What is revolutionary in the struggle of the Zapatistas is that they consciously break with the hegemony of material values and set the dignity of people and community between people in first place. We have all felt this "Ya basta" (enough) in our interior - when we are mobbed, when we feel overwhelmed by the pressure to perform, when we have the feeling of only having a right to exist when we are productive. "Neoliberalism sets the ability to buy and sell as a fee for being a person", says Marcos. I am productive, therefore I am.

The Zapatistas do not promise any heaven after a revolution. They struggle for a better world but begin in the here and now to improve their world, for example by making decisions collectively. Obviously they are not angels fallen from heaven. This is very clear in their grappling with the feminist claim. Many things are in development with them. They are still miles away from what European feminists regard as emancipated... Traditional values are assailed. The danger exists that the male heroes of the struggle could be derided as culprits and crude beginners.

Questioning Together

That the left has an answer to everything is offensive to people, Bert Brecht once said. Perhaps the lack of answers prevailing within the left today is a chance. Wherever a group of people think they have found the answer, they will attempt to implement this answer. Power is necessary for implementation.

The formula that it is necessary to seize power to change the world should not be repeated... Rather what is central is creating a world, not as power wants it and not as we want it, but a world in which many worlds fit, as many worlds as necessary so every man and every woman can lead a life in dignity and everyone can live their own concept of dignity. If we don't try to turn the old weary wheel of history, we will arrive where we began.

Where we have no answers, we must seek for answers collectively and together. Why are we unsure that billions of "human capital", billions of people, could create a world not at the expense "of others" - other people, other nations, other continents and other beings like plants and animals?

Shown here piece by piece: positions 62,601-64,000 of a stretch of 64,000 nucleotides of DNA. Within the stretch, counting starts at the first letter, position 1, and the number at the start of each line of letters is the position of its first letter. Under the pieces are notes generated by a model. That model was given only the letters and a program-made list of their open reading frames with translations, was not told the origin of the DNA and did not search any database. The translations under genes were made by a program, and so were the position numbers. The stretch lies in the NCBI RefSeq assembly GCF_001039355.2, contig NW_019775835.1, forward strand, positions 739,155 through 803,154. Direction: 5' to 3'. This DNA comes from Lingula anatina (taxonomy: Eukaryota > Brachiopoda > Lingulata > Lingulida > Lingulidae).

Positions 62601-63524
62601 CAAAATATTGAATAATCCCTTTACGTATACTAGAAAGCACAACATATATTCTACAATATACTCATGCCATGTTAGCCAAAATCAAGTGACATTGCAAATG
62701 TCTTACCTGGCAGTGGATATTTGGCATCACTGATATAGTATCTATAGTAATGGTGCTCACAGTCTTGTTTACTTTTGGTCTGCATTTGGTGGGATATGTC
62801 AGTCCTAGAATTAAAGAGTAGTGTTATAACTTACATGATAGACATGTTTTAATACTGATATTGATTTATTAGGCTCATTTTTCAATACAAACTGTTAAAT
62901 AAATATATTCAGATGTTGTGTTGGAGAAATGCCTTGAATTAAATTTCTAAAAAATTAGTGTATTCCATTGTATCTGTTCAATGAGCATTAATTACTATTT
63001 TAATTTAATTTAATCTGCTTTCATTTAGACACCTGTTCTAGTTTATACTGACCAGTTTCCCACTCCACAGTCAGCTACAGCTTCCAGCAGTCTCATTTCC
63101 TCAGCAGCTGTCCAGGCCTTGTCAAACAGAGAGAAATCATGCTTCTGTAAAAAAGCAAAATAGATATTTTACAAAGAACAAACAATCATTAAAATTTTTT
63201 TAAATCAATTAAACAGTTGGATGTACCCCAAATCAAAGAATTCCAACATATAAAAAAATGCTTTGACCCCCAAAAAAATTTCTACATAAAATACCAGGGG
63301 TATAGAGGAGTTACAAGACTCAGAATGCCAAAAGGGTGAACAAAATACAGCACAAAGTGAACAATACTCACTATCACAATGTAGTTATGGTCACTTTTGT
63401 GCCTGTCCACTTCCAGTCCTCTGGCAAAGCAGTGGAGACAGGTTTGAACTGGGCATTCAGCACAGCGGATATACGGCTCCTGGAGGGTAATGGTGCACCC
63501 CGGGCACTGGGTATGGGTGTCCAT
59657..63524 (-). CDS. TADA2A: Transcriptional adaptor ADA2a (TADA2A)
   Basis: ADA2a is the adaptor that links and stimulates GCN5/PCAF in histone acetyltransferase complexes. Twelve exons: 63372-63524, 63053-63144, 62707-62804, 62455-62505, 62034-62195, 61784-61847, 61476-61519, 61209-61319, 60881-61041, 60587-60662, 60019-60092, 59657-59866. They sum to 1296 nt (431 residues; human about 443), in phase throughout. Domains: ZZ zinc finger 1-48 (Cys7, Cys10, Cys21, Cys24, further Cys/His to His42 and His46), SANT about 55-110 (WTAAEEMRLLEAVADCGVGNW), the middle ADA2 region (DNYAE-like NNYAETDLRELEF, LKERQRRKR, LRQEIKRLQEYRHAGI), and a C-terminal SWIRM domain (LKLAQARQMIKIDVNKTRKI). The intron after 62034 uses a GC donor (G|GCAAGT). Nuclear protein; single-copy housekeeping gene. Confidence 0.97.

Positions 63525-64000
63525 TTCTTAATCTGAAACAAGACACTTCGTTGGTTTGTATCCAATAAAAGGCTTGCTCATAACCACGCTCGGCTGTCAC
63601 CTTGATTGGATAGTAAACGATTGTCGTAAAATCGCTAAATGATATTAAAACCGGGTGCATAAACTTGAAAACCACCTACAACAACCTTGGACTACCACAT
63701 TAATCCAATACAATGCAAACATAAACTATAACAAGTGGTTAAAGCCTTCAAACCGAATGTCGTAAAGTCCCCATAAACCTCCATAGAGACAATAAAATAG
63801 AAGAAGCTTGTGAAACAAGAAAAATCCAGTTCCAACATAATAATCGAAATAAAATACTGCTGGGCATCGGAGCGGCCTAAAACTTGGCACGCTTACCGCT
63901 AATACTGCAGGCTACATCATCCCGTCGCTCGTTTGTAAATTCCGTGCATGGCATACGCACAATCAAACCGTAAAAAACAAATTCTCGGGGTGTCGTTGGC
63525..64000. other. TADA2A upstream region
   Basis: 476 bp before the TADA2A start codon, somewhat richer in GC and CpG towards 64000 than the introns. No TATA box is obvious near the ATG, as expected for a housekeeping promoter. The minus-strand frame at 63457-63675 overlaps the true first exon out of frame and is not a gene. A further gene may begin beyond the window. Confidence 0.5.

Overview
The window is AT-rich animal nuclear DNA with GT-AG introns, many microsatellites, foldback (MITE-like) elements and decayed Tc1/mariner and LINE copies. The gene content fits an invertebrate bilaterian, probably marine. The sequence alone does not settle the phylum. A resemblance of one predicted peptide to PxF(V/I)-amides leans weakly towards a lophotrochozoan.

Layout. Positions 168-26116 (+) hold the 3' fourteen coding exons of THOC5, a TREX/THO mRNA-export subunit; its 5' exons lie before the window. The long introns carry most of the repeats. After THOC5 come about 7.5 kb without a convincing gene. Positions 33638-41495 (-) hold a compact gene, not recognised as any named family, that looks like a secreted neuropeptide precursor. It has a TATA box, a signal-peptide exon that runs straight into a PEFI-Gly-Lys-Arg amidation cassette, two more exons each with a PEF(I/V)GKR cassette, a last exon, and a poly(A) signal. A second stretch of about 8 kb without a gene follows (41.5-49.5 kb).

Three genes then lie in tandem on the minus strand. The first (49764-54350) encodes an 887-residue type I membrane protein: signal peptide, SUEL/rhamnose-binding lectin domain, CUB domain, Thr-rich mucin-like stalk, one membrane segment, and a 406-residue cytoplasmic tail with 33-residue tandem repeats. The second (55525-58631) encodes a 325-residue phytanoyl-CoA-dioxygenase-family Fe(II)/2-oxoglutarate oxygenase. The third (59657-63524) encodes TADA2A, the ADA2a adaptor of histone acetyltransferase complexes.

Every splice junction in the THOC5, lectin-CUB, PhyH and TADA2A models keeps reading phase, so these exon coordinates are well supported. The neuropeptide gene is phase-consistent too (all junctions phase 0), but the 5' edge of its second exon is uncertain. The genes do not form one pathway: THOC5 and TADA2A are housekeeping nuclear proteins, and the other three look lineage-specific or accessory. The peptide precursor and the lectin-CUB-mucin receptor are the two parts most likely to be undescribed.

Capitalism is doing very well. It feels good in its neoliberal skin. The question is how long it can continue since fewer and fewer can participate in its increased production. If we simply expect what comes to us, nothing positive will emerge.

We must search for answers. We should lose no time because we have no time to lose. Local resistance is necessary and interweaving or organization beyond the nations and the economic blocks.

Whoever only sees the poverty in Europe is in danger of only concentrating on distributing the wealth within its borders. A glance beyond the borders alone is not enough; more than an alms policy is necessary. Resistance must be local and global at the same time. This could be termed the glocalization of resistance. The globalization of the economy needs the glocalization of resistance. This doesn't mean building a worldwide organization. However an interweaving is vital. The growing resistance must be territorially inclusive and radically democratic.

"We cannot describe the utopia; we must embody it", I heard a Latin American say recently at a discussion. What eloquent words! If this demand doesn't depress us because we know that it cannot be fulfilled but is an encouragement or incentive to us, then it seems good. We will not build any social community if we do not work on our egoisms. We cannot expect a feminist and non-racist society if we do not face our sexisms and racisms with mutual help - even if it hoping for the hereafter of revolution and setting ourselves as revolutionary subjects on the bench of the innocent little angels is more appealing.

The Zapatistas stand for this policy and have become the core of a worldwide resistance movement that inscribes this understanding of politics on its banners. This makes the Zapatista movement so fascinating for me.

"There is the problem. You began to seek a way that doesn't exist. We must first create it." The aged Antonio smiled contented. "But why do you say that we have to create the way? You created it. I only follow behind you", I said somewhat uncomfortably. "No", the elderly Antonio smiled again. "I did not create it alone. You were also there, a step ahead of me." "Oh! This way is useless or good for nothing", I interrupted him. I looked at him a while and finally dared the question "Didn't you know whether the way that you create would lead us here?" "No. One only arrives by going forward; work and struggle are the same."

The Zapatistas had no chances and used them. History is made.

[All the quotations are from Subcommandante Marcos (July 6 and 30, 1996). This text is in the book "Chiapas and the International of Hope", 1997, by ISP publisher.]